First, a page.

Carefully slide the loaves onto the preheated baking stone or sheet in the oven. If you want to create steam, which helps develop a crispy crust, you can place a metal pan on the bottom rack of the oven and pour in a cup of hot water right before closing the oven door.

Bake the loaves for about 35-45 minutes. The exact time will depend on your oven and the size of your loaves. The bread is done when it has a deep golden-brown color and sounds hollow when tapped on the bottom.

Cooling and Slicing

Once baked, transfer your Kommissbrot loaves to a wire rack to cool completely before slicing. This cooling time allows the crumb structure to set, making the bread easier to slice.

When your Kommissbrot is cooled, slice it with a sharp, serrated knife and enjoy the fruits of your labor!

Serving and Storage

Serving Suggestions

Kommissbrot is a versatile bread that pairs well with both sweet and savory toppings. For a traditional German experience, serve it with butter and thinly sliced cured meats like salami or ham. It’s also delicious with strong cheeses like aged cheddar or Gouda. For a sweet twist, try it with honey, jam, or Nutella. Kommissbrot’s robust flavor stands up well to hearty soups and stews too.

Keeping Your Bread Fresh

To keep your Kommissbrot at its best, store it in a cool, dry place wrapped in a clean kitchen towel or wax paper for up to 3 days. For longer storage, slice the loaf and freeze it in a sealed plastic bag for up to 3 months. When you’re ready to eat, just pop a slice straight from the freezer into the toaster. The dense texture of Kommissbrot means it stays fresh longer than other breads.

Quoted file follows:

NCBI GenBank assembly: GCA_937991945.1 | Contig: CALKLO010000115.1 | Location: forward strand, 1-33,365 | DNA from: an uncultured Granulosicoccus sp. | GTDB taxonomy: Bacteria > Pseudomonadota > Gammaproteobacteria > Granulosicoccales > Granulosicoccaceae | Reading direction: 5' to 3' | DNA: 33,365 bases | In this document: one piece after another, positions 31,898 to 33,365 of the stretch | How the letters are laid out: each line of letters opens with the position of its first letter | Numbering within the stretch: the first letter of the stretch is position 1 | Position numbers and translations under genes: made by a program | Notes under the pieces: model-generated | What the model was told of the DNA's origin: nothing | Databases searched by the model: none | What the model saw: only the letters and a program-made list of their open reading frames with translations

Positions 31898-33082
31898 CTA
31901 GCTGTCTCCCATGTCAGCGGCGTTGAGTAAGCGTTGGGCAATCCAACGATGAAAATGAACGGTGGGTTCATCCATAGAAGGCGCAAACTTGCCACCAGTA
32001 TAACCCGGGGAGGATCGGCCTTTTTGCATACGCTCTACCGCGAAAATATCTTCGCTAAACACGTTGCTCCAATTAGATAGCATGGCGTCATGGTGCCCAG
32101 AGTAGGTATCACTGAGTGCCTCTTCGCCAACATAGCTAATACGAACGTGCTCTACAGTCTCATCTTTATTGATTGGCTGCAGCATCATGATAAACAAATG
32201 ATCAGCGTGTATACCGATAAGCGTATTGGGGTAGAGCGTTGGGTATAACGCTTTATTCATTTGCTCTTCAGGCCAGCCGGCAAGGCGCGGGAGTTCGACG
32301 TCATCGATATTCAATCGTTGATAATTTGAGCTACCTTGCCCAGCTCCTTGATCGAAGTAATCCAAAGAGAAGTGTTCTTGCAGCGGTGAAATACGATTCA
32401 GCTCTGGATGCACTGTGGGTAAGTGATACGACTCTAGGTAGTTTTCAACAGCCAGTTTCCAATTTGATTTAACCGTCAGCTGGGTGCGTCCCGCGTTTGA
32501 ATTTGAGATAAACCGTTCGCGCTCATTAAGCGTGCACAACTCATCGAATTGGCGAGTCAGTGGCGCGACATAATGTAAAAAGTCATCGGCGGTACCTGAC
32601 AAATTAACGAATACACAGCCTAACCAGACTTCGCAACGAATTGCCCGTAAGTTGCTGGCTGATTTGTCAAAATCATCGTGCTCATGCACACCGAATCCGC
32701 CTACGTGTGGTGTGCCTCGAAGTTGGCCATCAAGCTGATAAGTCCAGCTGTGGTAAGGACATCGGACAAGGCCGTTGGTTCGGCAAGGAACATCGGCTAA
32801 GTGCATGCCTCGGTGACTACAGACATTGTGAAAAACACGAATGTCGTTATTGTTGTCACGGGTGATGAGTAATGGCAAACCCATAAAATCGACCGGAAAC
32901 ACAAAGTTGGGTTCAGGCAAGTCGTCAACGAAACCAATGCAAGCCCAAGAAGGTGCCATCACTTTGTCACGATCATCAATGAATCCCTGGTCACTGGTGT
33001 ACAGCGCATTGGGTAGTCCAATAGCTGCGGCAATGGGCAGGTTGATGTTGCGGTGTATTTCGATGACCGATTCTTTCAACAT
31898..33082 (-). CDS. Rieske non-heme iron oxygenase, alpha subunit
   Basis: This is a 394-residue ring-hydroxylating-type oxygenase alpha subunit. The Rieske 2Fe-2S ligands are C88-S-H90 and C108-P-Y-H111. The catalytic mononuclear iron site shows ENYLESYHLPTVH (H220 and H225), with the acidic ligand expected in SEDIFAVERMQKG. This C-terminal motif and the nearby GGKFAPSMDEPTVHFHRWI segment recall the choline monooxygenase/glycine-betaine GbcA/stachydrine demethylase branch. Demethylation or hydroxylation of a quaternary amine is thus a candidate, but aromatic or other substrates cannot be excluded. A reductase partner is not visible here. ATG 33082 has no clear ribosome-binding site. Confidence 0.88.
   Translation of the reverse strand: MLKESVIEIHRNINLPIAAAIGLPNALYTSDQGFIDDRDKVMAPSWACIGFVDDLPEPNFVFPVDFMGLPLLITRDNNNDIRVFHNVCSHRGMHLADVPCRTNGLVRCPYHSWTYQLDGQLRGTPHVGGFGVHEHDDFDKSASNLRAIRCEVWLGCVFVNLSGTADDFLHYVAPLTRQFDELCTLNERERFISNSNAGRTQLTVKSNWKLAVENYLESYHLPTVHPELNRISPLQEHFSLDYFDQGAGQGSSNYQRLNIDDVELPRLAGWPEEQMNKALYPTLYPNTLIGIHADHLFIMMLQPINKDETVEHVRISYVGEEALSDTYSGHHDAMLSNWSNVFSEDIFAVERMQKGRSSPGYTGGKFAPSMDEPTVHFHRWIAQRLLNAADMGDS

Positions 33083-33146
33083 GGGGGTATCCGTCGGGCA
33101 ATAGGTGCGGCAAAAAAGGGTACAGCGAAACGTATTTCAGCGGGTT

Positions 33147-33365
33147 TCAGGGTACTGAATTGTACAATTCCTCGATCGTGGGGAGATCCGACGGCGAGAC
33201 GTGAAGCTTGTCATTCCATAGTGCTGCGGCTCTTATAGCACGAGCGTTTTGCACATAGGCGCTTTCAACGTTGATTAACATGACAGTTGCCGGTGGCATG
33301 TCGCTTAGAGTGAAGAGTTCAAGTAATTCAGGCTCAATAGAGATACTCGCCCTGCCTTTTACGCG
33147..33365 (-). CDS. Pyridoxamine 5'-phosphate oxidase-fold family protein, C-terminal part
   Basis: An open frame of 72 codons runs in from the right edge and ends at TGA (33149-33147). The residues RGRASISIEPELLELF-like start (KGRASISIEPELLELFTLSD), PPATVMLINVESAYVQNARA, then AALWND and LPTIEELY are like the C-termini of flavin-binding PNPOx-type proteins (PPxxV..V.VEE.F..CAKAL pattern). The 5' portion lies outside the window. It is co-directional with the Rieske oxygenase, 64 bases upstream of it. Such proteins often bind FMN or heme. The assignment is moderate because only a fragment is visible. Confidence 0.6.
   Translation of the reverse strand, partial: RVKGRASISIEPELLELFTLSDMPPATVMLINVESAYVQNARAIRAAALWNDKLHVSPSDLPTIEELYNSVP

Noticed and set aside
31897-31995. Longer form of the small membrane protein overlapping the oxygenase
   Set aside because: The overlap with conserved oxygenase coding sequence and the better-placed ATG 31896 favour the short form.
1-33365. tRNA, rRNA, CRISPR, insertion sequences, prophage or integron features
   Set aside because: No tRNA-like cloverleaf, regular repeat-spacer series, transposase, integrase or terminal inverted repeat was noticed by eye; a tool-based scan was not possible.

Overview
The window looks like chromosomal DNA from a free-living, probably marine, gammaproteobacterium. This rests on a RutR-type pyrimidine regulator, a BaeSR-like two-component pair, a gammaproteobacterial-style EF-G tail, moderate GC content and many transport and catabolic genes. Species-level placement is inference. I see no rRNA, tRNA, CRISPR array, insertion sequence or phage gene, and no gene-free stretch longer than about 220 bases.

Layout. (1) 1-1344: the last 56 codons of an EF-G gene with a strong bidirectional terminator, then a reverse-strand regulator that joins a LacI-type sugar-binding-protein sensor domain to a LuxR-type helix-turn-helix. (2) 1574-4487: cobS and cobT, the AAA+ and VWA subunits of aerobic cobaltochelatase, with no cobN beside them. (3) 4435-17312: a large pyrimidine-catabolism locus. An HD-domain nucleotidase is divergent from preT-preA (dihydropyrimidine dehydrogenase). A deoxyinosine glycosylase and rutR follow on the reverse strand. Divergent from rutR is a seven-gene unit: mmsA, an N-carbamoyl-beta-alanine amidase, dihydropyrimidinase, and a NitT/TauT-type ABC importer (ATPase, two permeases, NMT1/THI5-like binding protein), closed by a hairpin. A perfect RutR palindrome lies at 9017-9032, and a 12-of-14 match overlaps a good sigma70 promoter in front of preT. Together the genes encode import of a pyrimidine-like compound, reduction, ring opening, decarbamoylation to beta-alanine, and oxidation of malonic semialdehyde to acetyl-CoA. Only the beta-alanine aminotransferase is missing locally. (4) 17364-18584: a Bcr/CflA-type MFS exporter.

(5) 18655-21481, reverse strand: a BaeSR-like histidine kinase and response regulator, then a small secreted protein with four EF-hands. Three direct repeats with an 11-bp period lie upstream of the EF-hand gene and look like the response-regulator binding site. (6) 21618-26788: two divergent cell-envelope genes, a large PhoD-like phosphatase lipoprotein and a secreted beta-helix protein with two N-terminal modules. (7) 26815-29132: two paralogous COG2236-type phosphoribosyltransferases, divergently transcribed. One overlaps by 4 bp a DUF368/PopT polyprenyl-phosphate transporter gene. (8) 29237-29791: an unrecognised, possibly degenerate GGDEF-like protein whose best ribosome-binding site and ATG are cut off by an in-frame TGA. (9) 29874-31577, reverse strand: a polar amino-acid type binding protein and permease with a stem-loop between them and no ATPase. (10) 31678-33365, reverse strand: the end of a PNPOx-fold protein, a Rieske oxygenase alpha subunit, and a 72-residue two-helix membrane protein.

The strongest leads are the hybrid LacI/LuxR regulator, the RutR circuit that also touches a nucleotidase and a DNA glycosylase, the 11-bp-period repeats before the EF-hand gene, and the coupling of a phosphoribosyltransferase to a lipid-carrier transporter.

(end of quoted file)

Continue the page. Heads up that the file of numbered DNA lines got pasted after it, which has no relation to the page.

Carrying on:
Reviving Stale Bread

If your loaf does get a bit stale, don’t toss it! Kommissbrot makes killer croutons, breadcrumbs, and panzanella. To revive a whole loaf, run it quickly under the faucet to wet the outside, then pop it in a 350°F oven for 5-10 minutes until the crust is crisp again. The steam from the wet crust will refresh the inside too.

Wrap Up

Crafting authentic Kommissbrot is a gratifying journey that demands patience and precision. By mastering the art of preparing sourdough, kneading the perfect dough, and employing proper fermentation, shaping, and baking techniques, you’ll create a rustic loaf with a crispy crust, tender crumb, and deep, complex flavor. This versatile bread, with its rich history, is worth the effort to make and enjoy, nourishing both the soul and the senses.

How to Make Kommissbrot: FAQs

What are the ingredients in kommissbrot?

Kommissbrot, a traditional German army bread, typically contains the following ingredients: Rye flour (usually around 70%), Wheat flour (usually around 30%), Water, Salt, Sourdough starter or yeast. Some variations may include additional ingredients such as caraway seeds, fennel seeds, or coriander for added flavor. The high rye content gives kommissbrot its dense texture and distinct taste.

How to make fermented dough?

To make fermented dough, follow these steps:
– Mix flour, water, and a starter culture (such as sourdough starter or yeast).
– Allow the mixture to ferment at room temperature for several hours or overnight.
– Add additional flour, water, and salt to the fermented mixture.
– Knead the dough until it becomes smooth and elastic.
– Let the dough rise until doubled in size, then shape and bake as desired.

By Natasha Krajnc

Hi! My name is Natasha and I'm specialized in home sourdough bread baking and currently based in Slovakia - a very small country in Central Europe. My bread baking story began in 2011 when I decided to give up commercial yeast. I felt tired all the time (especially after eating bread and other foods made with yeast), I wasn’t motivated to do anything, had trouble concentrating throughout the day, my abdomen was bloated and I was like a trumpet on steroids – basically, I was quite a wreck. I was a big bread lover (and still am) and having to stop eating bread was quite hard at that time but I felt I was on a right way to give my body a chance to heal itself.